Nonetheless, HNA, which Chen co-founded in the 1990s, counting George Soros among its early investors, isn’t at risk of immediate catastrophe. At the start of 2018, according to people familiar with the matter, it told creditors it would sell about $16 billion in assets in the first half to lighten its balance sheet. Happily for the banks that financed its rise, HNA is already nearing that goal, thanks largely to the Hilton sale.
“It’s too early to say what will ultimately happen to HNA and whether it will survive in some much smaller form,” says Nigel Stevenson, an analyst in Hong Kong at GMT Research Ltd. While initial asset sales have yielded decent prices, he says, “the easiest to sell will be disposed of first.”
What sets HNA apart from the countless companies that have overextended themselves is its opaque ownership structure. Officially HNA is controlled by its employees and a pair of charities named for Cihang, a mythical Chinese deity—one based in China and the other in New York. Yet the company has been dogged for years by rumors of financial ties to senior Communist Party leaders, in particular Wang Qishan, who became China’s vice president in March. (HNA denies this and has sued the exiled Chinese businessman making this claim.)
Questions about ownership have caused other problems. In December, Ness Technologies SARL sued two HNA units, claiming HNA provided “false and inconsistent information about its ownership” to the Committee on Foreign Investment in the United States, a federal body that vets acquisitions by non-U.S. companies for security concerns.
As a result, Ness claimed, a planned $325 million acquisition by HNA’s Pactera unit of a company Ness controlled fell apart. HNA, which denies providing false information, is contesting the suit. The deal was one of several HNA acquisitions that have foundered in the CFIUS process. The Chinese company’s acquisition of SkyBridge Capital, the New York investment firm founded by Anthony Scaramucci, was called off on April 30 after months awaiting CFIUS approval.
And there are indications some companies find it perplexing to be in HNA’s orbit. A member of Deutsche Bank’s managing board, who asked not to be identified discussing a private matter, says the bank has found the experience of having HNA as a big shareholder confusing. The HNA representatives delegated to deal with the bank change frequently, the executive says, leaving it unsure who it’s dealing with, who stands behind them, or what the ultimate goal is for the stake. HNA controls about 8 percent of the bank’s shares, down from just under 10 percent. Deutsche Bank declined to comment. HNA says it has a strong relationship with the bank’s board.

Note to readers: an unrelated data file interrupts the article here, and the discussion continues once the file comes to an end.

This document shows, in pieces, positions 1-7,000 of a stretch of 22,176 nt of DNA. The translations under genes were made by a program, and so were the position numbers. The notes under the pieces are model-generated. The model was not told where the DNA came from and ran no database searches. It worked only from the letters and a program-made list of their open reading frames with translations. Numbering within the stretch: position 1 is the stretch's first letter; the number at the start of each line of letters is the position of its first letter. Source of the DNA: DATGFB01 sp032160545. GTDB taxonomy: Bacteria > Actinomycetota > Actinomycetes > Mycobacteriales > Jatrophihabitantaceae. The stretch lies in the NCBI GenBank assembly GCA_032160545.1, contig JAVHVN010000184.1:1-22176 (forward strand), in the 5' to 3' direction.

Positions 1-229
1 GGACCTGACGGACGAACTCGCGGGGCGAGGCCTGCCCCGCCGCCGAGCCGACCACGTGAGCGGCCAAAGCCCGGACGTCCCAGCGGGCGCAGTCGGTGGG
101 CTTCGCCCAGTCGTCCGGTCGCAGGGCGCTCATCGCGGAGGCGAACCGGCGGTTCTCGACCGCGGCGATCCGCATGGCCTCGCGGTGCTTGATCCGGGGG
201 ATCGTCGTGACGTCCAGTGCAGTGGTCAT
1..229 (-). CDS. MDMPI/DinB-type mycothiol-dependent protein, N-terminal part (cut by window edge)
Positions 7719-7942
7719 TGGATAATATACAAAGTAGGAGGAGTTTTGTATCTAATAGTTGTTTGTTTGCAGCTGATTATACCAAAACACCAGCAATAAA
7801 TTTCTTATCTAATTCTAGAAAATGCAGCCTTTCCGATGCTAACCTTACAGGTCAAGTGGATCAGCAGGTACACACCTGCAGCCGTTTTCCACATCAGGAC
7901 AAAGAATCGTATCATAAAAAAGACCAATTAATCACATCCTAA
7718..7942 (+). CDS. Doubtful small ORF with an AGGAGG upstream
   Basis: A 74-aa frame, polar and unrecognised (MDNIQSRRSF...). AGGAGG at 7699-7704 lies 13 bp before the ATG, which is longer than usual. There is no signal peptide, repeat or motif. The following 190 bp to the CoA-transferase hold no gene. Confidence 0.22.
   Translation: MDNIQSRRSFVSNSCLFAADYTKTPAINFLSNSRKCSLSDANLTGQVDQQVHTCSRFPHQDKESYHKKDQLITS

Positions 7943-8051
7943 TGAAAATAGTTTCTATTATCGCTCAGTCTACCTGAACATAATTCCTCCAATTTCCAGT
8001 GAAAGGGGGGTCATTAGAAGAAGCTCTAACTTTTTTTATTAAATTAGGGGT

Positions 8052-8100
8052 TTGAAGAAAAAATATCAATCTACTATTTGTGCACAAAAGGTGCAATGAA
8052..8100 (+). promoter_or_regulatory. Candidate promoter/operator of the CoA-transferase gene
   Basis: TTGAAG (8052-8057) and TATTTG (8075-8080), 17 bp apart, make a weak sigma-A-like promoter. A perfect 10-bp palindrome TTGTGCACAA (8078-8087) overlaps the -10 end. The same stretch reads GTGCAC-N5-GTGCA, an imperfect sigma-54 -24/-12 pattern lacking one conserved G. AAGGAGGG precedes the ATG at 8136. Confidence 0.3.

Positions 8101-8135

HNA has never claimed to be a typical company. New employees receive a list of 10 values that they’re expected to espouse, inspired by Buddhist ideals, including humility, benevolence, and perseverance. As a reminder of the first, a photo of Chen serving coffee and tea on one of the first flights of Hainan Airlines is displayed prominently at HNA headquarters. Employees are asked for total commitment; as the company grew, it encouraged staff to put their savings into HNA-backed investment products.
Nowhere is the scale of HNA’s ambition, and the risks of its collapse, more apparent than on Hainan, which might as well be called HNA Island. The company operates three of the province’s airports, and Hainan Airlines carries about half of visitors to what local officials pitch as China’s answer to Hawaii. In the center of Haikou, the provincial capital, is an HNA-owned shopping complex consisting of 12 gleaming buildings, each named for a sign of the zodiac, atop an underground mall. Across the street is HNA’s headquarters, a 31-story building that resembles a seated Buddha.
Nearby, HNA is developing a pair of hotel and condominium towers, one rising 94 stories. They’ll rival skyscrapers in Shanghai and Hong Kong, with work continuing despite the company’s high-wire act. The buildings are the centerpiece of a project to convert an old airstrip into a business district half the size of New York’s Central Park and are designed to resemble another Buddhist symbol, the lotus flower, when viewed from above—say, through the window of a Hainan Airlines 787. There’s just one problem: The project is almost certainly too big for the slimmed-down HNA, and it’s bringing in new backers. —With Christian Baumgaertel
BOTTOM LINE - HNA had $94 billion in debt at the end of 2017. Its annual payments on the borrowings—the largest among nonfinancial companies in Asia—may have worried regulators.